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In Times round-up on the housing lottery, a happy 535 Carlton resident (though she doesn't consider her apartment that “affordable”)

Better Than the Powerball is the headline on the cover story for today's New York Times Real Estate section, subtitled "For New Yorkers looking for an affordable home, the odds of winning a housing lottery are 1 in 592."

But, of course, that overall figure isn't particularly helpful. Then again, the article complicates things:
Despite those daunting statistics, chances of winning are better than it may seem. That is because many of those who apply are disqualified, either because their earnings exceed or are below the requirements for a specific development, or because they fail to provide the necessary paperwork, including work history and tax records.

And depending on the housing project, preference may be given to those who meet certain criteria, like municipal workers, the homeless or residents of the neighborhood where the development is being built. 
Odds differ, depending on income

As I commented, that deserves more context, because the odds for better-off applicants are exponentially higher than the odds for low-income ones. Given the need, far more people seek the lowest-cost apartments.

As I wrote in April 2017 for City Limits, analyzing the raw data regarding lottery applicants for 535 Carlton, 92,743 households entered that lottery. But only 2,203 were initially eligible (before vetting) for 148 middle-income apartments, such as one-bedrooms renting for $2,680 monthly and two-bedrooms at $3,223. Also, 4,609 entrants vied for 44 units in the building’s other middle-income “band." For the 15 moderate-income units, some 18,680 households applied.

More starkly, nearly 67,000 households *aimed at* the 90 low-income units. A good number of them were ineligible because their incomes either were too low or they fell between the two low-income “bands.”

Yes, 535 Carlton

The article highlighted a range of people and projects, from low-income to middle-income. And yes, there was a resident of 535 Carlton, Erika Lindsey, paying $2,170 for a one-bedroom, which is the lower of the two middle-income "bands."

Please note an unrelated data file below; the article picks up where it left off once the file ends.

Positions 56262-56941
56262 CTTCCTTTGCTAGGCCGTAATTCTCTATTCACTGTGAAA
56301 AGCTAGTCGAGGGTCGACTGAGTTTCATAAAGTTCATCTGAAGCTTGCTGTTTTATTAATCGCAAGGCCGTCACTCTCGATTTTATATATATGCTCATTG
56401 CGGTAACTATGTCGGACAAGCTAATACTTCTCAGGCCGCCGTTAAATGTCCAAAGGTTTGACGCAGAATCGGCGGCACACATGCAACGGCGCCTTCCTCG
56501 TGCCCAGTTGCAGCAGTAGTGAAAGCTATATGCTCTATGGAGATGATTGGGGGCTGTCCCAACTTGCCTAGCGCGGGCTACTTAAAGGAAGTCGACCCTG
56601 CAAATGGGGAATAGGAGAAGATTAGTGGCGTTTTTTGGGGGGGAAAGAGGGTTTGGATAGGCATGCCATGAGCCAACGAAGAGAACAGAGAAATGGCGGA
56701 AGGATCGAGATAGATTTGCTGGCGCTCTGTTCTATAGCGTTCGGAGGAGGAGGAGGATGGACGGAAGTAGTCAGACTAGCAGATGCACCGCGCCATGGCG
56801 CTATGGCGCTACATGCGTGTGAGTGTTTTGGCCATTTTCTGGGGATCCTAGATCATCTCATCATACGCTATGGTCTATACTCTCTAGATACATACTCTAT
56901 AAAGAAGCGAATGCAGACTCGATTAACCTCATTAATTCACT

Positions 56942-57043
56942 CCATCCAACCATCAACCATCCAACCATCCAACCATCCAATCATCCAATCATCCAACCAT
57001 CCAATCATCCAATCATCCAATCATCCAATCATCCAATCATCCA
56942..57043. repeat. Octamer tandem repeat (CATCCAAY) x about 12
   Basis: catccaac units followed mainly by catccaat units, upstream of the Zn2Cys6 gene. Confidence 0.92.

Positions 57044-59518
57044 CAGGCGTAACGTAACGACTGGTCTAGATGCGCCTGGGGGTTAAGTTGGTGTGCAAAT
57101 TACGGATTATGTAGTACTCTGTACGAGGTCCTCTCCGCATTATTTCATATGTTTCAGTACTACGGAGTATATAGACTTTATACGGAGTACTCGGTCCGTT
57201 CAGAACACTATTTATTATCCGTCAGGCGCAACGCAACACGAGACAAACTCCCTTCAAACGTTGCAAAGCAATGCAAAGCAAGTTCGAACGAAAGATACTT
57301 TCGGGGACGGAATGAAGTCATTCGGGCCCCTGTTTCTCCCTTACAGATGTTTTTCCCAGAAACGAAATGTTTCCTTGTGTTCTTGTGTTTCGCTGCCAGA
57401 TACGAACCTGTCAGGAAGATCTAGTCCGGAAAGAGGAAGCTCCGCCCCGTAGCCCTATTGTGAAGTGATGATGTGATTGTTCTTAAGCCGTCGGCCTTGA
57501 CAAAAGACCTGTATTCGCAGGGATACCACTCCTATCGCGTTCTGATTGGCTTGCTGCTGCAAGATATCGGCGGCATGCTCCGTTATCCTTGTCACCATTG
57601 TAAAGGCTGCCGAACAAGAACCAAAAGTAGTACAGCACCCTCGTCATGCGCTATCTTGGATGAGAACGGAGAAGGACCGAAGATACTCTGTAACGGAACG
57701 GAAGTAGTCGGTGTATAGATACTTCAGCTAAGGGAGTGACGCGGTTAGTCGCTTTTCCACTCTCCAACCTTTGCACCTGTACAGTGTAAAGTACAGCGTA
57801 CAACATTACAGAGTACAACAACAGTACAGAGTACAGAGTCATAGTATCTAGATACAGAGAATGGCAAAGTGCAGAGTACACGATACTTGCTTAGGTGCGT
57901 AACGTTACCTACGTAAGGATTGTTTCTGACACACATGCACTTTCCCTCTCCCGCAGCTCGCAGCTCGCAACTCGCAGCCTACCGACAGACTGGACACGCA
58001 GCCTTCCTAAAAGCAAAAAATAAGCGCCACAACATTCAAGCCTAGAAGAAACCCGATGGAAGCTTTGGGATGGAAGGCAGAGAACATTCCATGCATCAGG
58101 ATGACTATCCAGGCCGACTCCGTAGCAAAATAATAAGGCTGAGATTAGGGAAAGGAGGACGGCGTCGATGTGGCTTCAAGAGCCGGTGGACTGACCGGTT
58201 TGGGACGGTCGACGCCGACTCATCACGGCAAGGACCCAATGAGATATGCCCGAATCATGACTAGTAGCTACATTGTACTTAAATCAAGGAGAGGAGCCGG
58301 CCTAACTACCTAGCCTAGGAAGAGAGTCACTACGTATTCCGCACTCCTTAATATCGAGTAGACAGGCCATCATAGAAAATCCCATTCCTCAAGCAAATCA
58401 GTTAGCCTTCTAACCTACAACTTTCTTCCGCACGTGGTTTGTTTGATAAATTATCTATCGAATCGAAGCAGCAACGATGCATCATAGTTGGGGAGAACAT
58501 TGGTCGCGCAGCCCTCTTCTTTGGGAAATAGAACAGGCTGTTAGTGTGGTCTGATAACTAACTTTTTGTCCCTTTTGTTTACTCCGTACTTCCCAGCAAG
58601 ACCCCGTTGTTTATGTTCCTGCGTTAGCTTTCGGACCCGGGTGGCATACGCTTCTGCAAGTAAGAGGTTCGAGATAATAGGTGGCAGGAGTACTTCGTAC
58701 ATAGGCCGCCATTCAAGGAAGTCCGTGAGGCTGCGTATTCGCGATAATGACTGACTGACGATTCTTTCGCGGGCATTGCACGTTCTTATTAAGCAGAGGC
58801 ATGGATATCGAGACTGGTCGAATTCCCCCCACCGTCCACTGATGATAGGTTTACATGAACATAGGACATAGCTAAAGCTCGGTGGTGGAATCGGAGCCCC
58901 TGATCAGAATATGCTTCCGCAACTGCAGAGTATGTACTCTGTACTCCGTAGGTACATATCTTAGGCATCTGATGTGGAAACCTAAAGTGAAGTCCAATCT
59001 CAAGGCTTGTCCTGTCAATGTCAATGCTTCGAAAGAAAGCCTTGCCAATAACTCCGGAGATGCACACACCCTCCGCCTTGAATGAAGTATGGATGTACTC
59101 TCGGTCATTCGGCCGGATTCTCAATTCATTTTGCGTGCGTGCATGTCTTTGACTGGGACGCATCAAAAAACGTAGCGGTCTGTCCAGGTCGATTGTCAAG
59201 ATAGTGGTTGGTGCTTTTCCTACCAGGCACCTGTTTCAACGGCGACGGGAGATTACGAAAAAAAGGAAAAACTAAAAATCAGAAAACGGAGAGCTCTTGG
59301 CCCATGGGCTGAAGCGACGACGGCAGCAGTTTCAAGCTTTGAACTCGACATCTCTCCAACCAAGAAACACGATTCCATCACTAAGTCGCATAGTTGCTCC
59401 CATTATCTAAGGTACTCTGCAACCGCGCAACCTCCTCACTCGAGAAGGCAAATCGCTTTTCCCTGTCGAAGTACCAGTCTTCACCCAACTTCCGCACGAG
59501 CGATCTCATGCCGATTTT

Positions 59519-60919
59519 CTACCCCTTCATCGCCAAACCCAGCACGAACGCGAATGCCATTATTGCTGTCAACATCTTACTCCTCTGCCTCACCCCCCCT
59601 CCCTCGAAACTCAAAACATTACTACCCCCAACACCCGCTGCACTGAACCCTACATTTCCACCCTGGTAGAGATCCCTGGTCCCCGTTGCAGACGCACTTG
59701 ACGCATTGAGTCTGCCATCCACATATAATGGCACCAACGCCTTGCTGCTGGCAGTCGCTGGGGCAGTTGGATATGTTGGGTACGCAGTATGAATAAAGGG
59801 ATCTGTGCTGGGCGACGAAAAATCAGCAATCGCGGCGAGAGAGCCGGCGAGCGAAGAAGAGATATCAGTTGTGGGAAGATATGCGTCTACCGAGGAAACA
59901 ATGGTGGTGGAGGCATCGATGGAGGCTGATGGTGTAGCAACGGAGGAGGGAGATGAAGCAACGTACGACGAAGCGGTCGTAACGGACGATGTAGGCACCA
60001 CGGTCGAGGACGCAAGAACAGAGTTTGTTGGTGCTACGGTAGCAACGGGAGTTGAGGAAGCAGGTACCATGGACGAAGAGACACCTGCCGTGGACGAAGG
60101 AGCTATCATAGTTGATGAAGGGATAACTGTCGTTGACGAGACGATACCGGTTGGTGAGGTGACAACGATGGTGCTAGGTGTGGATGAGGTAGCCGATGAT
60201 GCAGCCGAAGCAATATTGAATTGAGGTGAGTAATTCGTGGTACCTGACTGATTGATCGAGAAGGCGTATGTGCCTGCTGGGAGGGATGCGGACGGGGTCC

An urban planner, Lindsey began looking into the housing lottery in 2010, when she was "living in a fourth-floor walk-up in Bedford-Stuyvesant," worried that the rent  was going up. She got waitlisted at 250 Ashland Place but got picked for 535 Carlton:
Because Ms. Lindsey’s income is at the upper end of the range for one person, she faced less competition than others in the housing lottery. In fact, the building struggled to find people who qualified for the rent-stabilized apartments with higher income requirements. The developer eventually listed some of the units on the website StreetEasy, where most homes are market rate, in a bid to attract tenants.
That's not the half of it. Surely the Times could've reported that tenants in the upper middle-income units were given one and then two months free on one-year leases as concessions--and, after the article went to press, three months. (So one-bedrooms officially renting for  $2,680 would have a net effective rent, at least for the first least term, of $2,010.)

From the article:
The rents on apartments like Ms. Lindsey’s can be nearly as expensive as those found on the open market, if not more so. But as the city sees it, having a mix of incomes helps create a more diverse building, and higher-income units also help landlords offset the cost of providing apartments to lower-income tenants.
Yes, there are social and economic arguments for such mixed buildings, but... the arrangement of affordable units at 535 Carlton, as well as at the similar 38 Sixth, differs vastly from the plan as announced.

The upper middle-income "band," the one that's so hard to find takers for, was supposed to represent 20% of total affordable units. In these buildings, that band is fully half the units.

Not so affordable

From the article:
Ms. Lindsey concedes that her apartment isn’t exactly “affordable,” and that she pays more now than she did in Bedford-Stuyvesant, where her rent was $1,450 a month. But her new building has more amenities — and it isn’t a walk-up.
“I did the math: I spent $200 a month on Lyfts, because I often had to take a car home at night, so I’m saving on that,” she said. And because you cannot be evicted based on income increases once you win a housing lottery, she added, “I told myself that at some point, because it is rent-stabilized, the apartment will feel like a deal.”
It's hard to disagree--and it's a new apartment. But, for the umpteenth time, helping the middle-class was not what ACORN and others supporting this project were marching for.

Which is maybe why we should call the units "government sponsored" or "subsidized" or "income tested," rather than "affordable."


  1. Anonymous12:01 PM

    They also need to do away preference,iam from brooklyn and got denied because iam no longer a resident of community board 8, although i was born and raised there been living there for 35 years, got pushed out because of high rents

    1. That raises the question as to who deserves that community preference.
      There *was* an effort to get the city to give retroactive preference to those who were pushed out, but the city didn't agree to do so:


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